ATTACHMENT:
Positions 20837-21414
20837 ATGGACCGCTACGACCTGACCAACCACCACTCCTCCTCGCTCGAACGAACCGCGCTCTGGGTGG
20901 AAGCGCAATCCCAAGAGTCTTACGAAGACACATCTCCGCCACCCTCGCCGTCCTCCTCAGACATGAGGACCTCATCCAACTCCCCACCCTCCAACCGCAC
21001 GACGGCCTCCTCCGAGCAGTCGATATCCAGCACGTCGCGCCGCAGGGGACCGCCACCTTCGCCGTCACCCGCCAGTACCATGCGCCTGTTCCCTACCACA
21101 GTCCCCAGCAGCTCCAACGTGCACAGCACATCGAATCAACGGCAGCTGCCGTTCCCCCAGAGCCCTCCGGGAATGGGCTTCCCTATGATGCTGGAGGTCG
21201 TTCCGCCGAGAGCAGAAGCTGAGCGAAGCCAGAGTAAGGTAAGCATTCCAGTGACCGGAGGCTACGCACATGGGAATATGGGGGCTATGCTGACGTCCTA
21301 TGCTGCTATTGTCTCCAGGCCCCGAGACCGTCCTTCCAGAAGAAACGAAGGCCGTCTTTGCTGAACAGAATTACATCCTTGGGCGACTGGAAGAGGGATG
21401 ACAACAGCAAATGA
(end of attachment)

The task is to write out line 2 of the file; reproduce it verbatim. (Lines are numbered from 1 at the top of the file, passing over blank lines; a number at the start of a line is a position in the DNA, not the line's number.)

20837 ATGGACCGCTACGACCTGACCAACCACCACTCCTCCTCGCTCGAACGAACCGCGCTCTGGGTGG